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The artisans she buys from use traditional,
handmade methods. She sells
blouses and necklaces featuring chaquira
(hand-beading). A large picture of
Gonzalez’s grandmother hangs above
the checkout counter, showing her working
on a brightly colored huipil using a
traditional backstrap loom.
The designs on the artisans’ products
are inspired by what’s in their
environment, like birds, animals,
flowers, and even people and farmers.
Gonzalez sources items from a
collective, too, to share more artisans’
work. The clothing tags show
how long the pieces took to produce,
which can be anywhere from
one month to nine months.
“It’s an honor for us to be able to share
the artisans’ work with everyone,” she
The boutique also carries accessories
like glassware, hand-painted hats, and
earrings with pressed flowers made in
Mexico. It also carries linen products
from Italy and American brands she
sources from the Garment District.
In order to be sustainable, Gonzalez
doesn't buy in bulk.
Although Gonzalez started online,
she’s happy to have a retail store, and
said customers enjoy coming in to try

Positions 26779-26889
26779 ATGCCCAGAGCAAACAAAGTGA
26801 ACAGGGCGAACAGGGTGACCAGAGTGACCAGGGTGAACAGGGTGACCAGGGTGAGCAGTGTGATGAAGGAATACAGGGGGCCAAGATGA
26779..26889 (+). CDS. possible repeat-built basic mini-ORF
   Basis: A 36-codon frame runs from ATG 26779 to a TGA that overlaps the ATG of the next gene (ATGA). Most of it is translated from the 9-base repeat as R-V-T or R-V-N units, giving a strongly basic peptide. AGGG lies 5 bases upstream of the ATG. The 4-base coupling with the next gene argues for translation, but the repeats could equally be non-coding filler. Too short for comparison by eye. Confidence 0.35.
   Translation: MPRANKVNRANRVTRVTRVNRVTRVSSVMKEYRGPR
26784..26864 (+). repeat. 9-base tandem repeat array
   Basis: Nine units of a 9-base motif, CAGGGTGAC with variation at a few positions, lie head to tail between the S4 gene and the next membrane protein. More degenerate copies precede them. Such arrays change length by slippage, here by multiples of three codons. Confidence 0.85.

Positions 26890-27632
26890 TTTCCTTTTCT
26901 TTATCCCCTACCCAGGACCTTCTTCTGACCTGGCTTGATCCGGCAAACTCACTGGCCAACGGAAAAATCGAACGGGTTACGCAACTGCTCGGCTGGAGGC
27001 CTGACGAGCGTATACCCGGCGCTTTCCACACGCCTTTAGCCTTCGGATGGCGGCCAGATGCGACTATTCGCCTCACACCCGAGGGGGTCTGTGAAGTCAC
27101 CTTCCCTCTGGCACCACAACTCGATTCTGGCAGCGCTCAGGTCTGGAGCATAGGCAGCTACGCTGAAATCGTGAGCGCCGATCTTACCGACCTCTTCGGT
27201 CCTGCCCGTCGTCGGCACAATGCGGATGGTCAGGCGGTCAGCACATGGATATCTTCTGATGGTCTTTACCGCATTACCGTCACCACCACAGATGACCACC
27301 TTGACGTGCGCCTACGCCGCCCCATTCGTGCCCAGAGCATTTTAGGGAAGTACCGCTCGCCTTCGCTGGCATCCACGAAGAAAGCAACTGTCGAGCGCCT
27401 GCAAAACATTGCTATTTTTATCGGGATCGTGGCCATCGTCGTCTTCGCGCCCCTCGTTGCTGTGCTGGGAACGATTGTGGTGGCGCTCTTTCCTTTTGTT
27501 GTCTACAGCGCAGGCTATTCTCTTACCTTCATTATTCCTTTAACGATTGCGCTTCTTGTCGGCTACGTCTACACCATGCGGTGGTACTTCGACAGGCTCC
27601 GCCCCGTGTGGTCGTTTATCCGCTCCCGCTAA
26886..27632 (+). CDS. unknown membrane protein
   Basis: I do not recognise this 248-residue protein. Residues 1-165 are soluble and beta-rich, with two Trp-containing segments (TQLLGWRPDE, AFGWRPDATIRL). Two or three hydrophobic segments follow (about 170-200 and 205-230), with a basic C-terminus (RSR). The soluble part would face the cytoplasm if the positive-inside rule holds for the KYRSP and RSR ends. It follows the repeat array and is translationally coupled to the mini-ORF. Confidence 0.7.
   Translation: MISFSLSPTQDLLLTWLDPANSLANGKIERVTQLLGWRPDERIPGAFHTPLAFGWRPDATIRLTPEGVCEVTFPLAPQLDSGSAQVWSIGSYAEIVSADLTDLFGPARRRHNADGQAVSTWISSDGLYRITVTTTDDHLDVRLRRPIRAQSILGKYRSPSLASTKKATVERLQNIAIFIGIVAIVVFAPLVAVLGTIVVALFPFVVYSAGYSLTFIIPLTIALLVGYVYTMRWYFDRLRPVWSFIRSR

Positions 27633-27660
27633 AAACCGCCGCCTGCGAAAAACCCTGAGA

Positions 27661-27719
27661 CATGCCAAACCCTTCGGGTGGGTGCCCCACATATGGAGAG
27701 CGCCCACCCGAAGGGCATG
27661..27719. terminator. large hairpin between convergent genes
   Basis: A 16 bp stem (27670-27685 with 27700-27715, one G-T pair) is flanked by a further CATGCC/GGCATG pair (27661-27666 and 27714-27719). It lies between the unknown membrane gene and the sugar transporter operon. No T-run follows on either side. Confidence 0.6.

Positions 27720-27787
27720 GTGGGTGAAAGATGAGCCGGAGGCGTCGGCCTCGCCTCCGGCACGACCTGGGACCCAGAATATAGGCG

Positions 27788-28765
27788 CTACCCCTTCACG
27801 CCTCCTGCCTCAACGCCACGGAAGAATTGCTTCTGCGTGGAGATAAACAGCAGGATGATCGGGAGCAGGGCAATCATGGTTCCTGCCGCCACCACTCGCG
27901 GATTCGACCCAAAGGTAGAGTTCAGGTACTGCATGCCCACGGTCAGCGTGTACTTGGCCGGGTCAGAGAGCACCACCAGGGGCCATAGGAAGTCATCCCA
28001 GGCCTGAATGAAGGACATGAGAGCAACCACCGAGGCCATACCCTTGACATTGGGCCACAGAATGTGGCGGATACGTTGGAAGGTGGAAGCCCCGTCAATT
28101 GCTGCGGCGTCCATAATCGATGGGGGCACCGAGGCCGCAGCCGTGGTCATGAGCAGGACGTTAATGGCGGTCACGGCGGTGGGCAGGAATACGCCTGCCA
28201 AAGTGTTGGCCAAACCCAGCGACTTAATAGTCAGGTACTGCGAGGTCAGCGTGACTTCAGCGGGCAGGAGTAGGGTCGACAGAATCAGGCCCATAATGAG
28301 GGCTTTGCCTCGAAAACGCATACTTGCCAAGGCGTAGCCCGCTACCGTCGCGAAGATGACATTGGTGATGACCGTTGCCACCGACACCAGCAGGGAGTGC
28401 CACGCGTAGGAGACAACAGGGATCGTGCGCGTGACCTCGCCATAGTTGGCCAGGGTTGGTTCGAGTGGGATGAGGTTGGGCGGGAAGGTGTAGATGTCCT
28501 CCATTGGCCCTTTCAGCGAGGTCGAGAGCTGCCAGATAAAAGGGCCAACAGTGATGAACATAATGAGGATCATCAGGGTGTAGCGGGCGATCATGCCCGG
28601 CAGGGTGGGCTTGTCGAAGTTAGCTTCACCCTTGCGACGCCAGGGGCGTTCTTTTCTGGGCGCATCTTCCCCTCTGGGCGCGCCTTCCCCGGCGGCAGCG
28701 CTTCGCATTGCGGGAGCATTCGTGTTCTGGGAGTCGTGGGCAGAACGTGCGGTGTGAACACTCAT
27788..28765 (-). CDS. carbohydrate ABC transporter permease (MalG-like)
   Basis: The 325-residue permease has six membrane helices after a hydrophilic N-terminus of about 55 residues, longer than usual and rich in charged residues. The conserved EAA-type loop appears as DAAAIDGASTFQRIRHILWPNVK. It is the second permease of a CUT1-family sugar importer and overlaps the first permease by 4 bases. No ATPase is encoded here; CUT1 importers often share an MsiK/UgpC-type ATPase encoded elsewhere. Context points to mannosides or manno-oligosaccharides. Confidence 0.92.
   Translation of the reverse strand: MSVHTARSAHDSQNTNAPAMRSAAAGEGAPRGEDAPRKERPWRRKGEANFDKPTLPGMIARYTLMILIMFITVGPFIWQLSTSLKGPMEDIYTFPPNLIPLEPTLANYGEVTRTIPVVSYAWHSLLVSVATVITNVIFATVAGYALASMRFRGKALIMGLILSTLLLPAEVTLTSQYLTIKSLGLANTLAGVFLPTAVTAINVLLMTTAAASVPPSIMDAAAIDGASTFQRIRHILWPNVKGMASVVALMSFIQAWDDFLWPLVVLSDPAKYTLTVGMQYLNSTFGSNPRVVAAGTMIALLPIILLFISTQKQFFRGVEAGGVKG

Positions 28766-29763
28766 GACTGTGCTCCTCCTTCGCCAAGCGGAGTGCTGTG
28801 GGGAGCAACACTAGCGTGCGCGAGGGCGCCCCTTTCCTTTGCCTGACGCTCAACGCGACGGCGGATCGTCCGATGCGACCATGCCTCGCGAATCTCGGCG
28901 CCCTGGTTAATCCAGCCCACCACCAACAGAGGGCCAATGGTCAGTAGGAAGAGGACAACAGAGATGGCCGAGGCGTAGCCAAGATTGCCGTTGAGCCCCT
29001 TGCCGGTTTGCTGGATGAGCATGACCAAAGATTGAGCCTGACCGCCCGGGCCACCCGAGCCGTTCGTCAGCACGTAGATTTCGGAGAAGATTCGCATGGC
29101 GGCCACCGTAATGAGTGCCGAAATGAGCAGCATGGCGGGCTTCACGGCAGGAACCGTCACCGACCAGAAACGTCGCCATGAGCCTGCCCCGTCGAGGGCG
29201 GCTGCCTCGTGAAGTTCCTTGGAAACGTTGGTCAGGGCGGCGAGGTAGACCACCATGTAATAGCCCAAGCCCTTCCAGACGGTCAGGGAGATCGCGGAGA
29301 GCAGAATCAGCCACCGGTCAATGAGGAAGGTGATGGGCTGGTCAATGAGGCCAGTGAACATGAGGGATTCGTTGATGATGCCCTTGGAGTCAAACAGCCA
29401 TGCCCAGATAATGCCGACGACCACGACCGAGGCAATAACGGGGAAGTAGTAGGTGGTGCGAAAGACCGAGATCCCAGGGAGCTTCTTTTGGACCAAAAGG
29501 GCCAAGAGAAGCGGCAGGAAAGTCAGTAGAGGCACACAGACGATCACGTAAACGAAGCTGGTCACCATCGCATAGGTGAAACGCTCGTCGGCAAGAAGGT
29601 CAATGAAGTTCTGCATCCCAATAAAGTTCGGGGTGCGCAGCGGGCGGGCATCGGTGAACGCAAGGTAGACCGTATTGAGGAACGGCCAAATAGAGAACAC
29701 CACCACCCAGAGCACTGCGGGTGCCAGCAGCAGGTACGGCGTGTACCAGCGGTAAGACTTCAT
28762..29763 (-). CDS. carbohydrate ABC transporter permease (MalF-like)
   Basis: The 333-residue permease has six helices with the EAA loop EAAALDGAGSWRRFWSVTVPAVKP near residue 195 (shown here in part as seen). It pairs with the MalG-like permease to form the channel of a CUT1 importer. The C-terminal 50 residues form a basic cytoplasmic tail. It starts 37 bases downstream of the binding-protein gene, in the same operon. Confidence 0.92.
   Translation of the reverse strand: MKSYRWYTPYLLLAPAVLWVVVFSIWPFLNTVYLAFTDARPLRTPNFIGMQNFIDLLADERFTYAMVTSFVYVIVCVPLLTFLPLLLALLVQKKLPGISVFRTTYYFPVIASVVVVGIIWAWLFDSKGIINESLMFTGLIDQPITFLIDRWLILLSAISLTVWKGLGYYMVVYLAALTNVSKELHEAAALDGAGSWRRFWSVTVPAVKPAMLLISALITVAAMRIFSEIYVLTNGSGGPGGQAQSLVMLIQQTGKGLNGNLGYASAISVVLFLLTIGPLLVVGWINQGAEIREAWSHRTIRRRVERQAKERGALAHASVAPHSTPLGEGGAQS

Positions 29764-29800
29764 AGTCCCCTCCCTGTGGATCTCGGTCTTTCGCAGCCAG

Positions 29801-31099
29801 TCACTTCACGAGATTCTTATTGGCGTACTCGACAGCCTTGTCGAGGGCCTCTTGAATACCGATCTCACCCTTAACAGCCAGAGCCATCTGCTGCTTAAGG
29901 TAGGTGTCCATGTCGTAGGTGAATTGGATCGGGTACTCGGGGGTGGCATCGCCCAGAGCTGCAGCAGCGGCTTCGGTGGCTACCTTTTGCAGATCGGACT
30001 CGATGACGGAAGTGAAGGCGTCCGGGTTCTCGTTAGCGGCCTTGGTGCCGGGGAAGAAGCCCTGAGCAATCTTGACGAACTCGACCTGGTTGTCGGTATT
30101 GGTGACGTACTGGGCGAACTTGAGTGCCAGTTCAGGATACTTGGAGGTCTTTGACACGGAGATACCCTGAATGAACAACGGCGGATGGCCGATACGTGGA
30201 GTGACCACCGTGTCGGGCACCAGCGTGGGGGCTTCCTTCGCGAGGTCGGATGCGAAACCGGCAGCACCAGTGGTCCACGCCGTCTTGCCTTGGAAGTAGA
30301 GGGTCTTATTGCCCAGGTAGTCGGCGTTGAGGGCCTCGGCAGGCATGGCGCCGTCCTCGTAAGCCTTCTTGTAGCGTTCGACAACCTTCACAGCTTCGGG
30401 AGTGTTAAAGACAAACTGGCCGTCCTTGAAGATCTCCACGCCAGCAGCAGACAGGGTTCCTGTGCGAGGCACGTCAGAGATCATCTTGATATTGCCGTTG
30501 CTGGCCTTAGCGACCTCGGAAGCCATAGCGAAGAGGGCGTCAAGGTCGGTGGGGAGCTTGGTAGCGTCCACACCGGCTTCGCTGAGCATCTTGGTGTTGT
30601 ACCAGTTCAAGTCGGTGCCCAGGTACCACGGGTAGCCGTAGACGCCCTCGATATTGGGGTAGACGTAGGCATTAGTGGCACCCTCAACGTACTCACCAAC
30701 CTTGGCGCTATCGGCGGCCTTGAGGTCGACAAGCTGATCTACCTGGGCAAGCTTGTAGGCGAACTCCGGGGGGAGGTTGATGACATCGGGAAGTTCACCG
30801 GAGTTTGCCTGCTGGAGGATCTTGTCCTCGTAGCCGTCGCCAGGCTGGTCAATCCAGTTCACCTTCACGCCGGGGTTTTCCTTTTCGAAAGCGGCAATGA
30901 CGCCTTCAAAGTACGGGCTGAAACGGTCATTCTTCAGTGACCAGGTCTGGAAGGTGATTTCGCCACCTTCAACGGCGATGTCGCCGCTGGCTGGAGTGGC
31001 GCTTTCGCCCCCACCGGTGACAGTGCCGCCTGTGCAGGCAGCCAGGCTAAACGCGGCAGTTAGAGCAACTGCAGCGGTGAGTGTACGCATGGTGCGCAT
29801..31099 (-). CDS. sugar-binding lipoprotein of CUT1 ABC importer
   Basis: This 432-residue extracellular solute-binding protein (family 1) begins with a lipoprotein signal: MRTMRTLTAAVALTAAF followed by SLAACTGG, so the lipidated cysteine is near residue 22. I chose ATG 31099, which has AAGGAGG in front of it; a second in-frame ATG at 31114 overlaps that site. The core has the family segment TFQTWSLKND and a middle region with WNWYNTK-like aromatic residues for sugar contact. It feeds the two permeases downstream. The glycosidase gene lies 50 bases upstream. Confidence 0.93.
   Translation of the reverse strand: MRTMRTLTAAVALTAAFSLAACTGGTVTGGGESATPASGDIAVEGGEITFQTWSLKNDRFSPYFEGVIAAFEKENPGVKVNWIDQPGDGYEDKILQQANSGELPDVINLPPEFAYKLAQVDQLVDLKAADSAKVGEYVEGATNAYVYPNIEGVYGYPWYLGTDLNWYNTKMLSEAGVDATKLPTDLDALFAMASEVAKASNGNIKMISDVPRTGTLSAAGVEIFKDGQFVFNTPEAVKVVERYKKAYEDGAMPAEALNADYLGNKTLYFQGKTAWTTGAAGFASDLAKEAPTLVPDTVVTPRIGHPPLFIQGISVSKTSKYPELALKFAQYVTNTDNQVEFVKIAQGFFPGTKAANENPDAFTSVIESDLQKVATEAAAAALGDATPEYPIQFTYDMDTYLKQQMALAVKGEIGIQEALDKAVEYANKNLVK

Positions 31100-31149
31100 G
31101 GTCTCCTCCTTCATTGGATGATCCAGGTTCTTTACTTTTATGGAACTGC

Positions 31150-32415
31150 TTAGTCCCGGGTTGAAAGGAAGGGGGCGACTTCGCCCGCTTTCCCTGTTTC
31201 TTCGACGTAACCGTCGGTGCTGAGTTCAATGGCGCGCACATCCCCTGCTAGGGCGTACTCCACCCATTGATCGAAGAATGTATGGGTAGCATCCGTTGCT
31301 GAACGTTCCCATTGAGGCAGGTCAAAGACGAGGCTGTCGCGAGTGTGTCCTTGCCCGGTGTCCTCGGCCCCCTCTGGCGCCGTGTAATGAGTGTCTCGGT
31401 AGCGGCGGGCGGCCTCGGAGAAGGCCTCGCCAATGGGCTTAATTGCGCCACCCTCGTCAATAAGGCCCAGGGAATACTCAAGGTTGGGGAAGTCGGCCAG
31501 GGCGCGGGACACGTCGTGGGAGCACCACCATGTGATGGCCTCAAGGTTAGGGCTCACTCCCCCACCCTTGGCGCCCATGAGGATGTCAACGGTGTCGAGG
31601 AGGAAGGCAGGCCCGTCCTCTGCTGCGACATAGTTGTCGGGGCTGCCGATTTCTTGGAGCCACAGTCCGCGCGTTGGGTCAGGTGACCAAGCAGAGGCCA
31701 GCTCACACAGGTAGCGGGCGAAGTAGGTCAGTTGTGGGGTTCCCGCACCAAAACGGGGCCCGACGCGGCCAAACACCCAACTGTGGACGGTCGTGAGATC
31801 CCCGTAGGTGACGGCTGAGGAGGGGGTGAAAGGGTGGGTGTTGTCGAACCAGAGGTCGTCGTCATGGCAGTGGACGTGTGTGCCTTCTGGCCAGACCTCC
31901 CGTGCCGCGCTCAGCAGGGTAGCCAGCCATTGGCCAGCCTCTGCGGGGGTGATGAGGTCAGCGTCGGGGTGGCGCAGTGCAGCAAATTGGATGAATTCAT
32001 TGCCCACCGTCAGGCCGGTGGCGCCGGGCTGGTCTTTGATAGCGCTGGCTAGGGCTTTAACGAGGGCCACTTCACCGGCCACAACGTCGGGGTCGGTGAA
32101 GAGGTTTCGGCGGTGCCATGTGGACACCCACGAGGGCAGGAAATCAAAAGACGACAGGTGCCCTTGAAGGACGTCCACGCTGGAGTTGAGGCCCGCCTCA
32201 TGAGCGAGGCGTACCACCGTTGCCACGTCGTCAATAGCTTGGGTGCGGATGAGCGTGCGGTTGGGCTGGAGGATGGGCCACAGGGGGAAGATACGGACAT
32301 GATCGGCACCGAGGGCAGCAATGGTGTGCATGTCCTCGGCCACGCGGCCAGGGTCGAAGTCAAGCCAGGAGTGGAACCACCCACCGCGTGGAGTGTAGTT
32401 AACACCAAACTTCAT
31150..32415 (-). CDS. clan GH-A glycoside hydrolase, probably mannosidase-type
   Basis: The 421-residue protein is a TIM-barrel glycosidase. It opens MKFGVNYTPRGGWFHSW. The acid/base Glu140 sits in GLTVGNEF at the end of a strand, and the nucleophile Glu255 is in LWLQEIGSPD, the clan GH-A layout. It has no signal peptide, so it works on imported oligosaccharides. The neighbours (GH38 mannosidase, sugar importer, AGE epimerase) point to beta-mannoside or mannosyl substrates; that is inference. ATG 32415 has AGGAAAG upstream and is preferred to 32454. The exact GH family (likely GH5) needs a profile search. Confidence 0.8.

things on. After months in quarantine
that may have resulted in gaining some
extra pandemic pounds, she said many
women appreciate the flowy items
she sells, like a 100 percent linen frock
from Italy with a faded tie-dye pattern a
woman tried on when I visited on a busy
Saturday. Gonzalez gently checked on
shoppers and suggested other items if
something wasn’t the right fit.
When Gonzalez opened the store,
she kept the handmade, Mexican
apparel to the side, thinking it wouldn’t
be a huge seller. She was happy to
realize she was wrong — it’s “the main
thing people like,” and is now the first
thing you notice when you walk in.
“People gravitate toward the
handmade,” she said. “Some of them,
it’s because they want to learn more
about the culture. Some of them,
it’s because they care about the
environment, so they’re really inspired
by the way the designs are made and
the intention, and some of them just
really like that they’re different.”
Gonzalez is working with artisans to
fulfill custom orders, some of which
are for traditional Mexican clothing
designed in modern silhouettes. Plus,
another artisan who makes tenangos
(ponchos) is creating cropped versions.
In the beginning, some customers
shied away from buying traditional
clothing because they thought wearing
them would be cultural appropriation.
That’s a misconception, Gonzalez said.
It’s not harmful to Mexican culture —
it’s actually helpful. It means a lot to
artisans that consumers value their
work and want to wear it, and it keeps
“If you appreciate and support
artisans, you are not culturally
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